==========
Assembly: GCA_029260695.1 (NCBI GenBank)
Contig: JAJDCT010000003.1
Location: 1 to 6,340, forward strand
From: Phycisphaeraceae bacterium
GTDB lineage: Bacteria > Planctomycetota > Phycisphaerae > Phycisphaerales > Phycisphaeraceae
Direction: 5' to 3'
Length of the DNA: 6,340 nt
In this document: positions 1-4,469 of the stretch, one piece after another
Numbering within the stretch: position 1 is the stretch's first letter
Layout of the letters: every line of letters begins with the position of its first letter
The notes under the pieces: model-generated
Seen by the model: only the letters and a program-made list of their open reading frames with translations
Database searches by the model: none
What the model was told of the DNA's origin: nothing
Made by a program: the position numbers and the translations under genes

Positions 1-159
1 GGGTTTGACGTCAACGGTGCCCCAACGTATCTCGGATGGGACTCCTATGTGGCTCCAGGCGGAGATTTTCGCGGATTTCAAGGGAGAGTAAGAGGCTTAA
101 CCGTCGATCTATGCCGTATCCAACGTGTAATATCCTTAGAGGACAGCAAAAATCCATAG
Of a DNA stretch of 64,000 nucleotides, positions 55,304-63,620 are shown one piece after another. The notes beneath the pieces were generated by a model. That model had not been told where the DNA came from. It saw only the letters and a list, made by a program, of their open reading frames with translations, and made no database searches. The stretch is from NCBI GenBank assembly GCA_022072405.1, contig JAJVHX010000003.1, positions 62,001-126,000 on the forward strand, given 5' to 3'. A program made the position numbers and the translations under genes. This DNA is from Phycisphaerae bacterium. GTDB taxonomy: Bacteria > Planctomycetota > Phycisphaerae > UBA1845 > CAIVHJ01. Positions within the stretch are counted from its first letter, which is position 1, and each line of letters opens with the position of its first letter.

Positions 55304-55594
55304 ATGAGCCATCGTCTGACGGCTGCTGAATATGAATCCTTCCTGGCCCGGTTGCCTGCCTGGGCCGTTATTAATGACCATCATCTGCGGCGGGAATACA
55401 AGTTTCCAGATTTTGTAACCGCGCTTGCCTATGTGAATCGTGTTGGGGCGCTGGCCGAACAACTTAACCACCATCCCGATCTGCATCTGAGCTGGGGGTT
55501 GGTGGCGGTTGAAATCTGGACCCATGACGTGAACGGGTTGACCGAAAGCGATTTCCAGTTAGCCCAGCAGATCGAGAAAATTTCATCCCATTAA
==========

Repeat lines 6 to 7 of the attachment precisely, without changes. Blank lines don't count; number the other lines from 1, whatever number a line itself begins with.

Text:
Direction: 5' to 3'
Length of the DNA: 6,340 nt